More on our ISMB workshop: What Bioinformaticians need to know about digital publishing beyond the PDF

Big Data Publishing (credit Jenny Cham, CC-BY)
As mentioned in our previous posting, on top of the many great talks and sessions we attended at ISMB in Berlin last month, we were kept even busy helping to organize and present in a special Beyond-the-PDF inspired “What Bioinformaticians need to know about digital publishing beyond the PDF” workshop. Most of the heavy lifting has to be credited to the hard work of Marco Roos, but the other organisers included Oscar Corcho, Carole Goble, Barend Mons, Jun Zhao and Erik Schultes, and we had a ridiculously overqualified list of speakers, panelists and supporters that help make it a success.

You can see the blurb and line-up on the ISMB website, but the main aim of the session was to inform participants of changes and new opportunities in scientific communication. While there have been a lot of recent developments spurred by related future of scholarly communication conferences and projects (see Force11), we wanted to take these sorts of discussions out of the usual publishing crowd, and present them to researchers who may potential use them. As mentioned in our previous posting, ISMB and the computational biology community are a particularly receptive and positive audience for open science as the whole field has been built on data sharing and open-source tools, so we wanted to provide visual guidelines and present tools that take this open approach even further.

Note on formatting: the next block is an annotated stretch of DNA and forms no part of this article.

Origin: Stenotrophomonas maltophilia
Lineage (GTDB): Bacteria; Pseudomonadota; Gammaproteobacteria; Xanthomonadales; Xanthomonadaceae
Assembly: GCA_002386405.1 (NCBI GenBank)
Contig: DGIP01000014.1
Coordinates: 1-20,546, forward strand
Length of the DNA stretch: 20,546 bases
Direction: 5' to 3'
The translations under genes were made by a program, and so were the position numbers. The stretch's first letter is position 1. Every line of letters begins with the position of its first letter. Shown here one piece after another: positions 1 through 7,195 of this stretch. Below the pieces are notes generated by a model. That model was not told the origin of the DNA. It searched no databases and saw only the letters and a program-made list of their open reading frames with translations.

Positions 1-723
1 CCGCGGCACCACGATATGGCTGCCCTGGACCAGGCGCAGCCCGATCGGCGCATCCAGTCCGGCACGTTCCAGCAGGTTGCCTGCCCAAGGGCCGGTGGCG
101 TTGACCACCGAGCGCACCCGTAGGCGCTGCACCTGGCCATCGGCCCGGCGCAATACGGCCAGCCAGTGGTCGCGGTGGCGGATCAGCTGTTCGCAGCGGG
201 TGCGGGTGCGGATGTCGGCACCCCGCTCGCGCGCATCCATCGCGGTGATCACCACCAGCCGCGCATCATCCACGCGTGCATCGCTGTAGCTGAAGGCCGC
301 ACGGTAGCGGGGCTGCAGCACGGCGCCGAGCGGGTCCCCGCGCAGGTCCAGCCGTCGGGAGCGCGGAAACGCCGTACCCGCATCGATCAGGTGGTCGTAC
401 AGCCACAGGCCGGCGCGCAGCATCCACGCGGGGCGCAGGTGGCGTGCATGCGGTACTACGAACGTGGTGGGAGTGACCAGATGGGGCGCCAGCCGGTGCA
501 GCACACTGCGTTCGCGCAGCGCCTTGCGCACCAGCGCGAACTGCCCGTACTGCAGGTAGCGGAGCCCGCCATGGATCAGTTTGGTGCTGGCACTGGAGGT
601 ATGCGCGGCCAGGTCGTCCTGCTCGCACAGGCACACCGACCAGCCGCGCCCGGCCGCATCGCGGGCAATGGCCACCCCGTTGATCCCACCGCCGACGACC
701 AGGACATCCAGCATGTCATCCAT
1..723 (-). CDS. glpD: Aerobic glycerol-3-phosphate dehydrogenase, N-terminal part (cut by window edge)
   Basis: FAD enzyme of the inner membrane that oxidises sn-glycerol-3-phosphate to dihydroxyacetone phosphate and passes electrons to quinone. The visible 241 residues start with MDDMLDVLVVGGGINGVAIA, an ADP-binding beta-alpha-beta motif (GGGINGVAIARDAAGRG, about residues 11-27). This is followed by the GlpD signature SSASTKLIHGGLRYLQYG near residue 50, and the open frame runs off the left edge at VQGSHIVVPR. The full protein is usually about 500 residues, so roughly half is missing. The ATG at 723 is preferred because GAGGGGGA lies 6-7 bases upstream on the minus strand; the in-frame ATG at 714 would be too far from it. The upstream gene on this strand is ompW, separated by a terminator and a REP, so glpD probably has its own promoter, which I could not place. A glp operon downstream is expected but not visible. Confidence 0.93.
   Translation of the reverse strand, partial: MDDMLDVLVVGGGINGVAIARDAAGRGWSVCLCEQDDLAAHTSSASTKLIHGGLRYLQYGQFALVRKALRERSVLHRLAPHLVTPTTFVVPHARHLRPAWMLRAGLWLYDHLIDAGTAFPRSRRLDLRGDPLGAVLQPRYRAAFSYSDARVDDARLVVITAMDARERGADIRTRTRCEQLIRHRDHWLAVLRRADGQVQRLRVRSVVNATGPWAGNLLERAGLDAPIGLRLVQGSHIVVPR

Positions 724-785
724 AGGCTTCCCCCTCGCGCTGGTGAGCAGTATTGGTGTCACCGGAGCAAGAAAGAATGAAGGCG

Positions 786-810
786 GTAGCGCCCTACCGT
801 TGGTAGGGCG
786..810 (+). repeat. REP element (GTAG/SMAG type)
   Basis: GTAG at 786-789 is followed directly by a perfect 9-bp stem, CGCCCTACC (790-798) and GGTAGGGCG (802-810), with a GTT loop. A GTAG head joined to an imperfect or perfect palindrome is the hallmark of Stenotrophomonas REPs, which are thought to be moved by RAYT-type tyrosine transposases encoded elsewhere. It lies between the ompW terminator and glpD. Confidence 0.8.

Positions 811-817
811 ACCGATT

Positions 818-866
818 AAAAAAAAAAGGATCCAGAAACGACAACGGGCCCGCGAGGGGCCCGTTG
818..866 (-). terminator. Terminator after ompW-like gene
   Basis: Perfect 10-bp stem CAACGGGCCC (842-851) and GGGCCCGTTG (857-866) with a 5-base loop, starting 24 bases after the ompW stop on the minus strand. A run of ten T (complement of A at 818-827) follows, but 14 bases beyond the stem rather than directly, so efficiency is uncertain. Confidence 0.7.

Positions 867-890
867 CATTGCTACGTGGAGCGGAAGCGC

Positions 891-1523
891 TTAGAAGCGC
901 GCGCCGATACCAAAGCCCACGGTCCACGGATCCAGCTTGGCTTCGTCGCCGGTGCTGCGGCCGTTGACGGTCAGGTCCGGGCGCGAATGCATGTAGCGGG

Phil Bourne brilliantly set the scene, giving an overview and his thoughts on what the issues are, and how people can participate to make a change (slides here). Giving some sense of the urgency that researchers need to address the issue of making their data available, as few are prepared for the implications of new NIH open access policy that starts being enforced next month (if their work doesn’t end up in PMC, grants will not get renewed), and similar mandates for data will be here sooner than most are prepared for too. Second on the program was Rebecca Lawrence from F1000, talking about data publishing and data peer-review initiatives. Showing some of the great examples F1000Research have done in this area, their post publication peer-review pipeline has managed to review papers and take them from submission to publication in as little as 34 hours. If you have seen our recent postings on the unusual peer-review of our Assemblathon2 paper, like us, they have also had very positive experiences with open peer review. Also touching on data review, Rebecca has been very closely involved with the JISC PREPARDE (Peer REview for Publication & Accreditation of Research data in the Earth sciences) and some of this work was presented.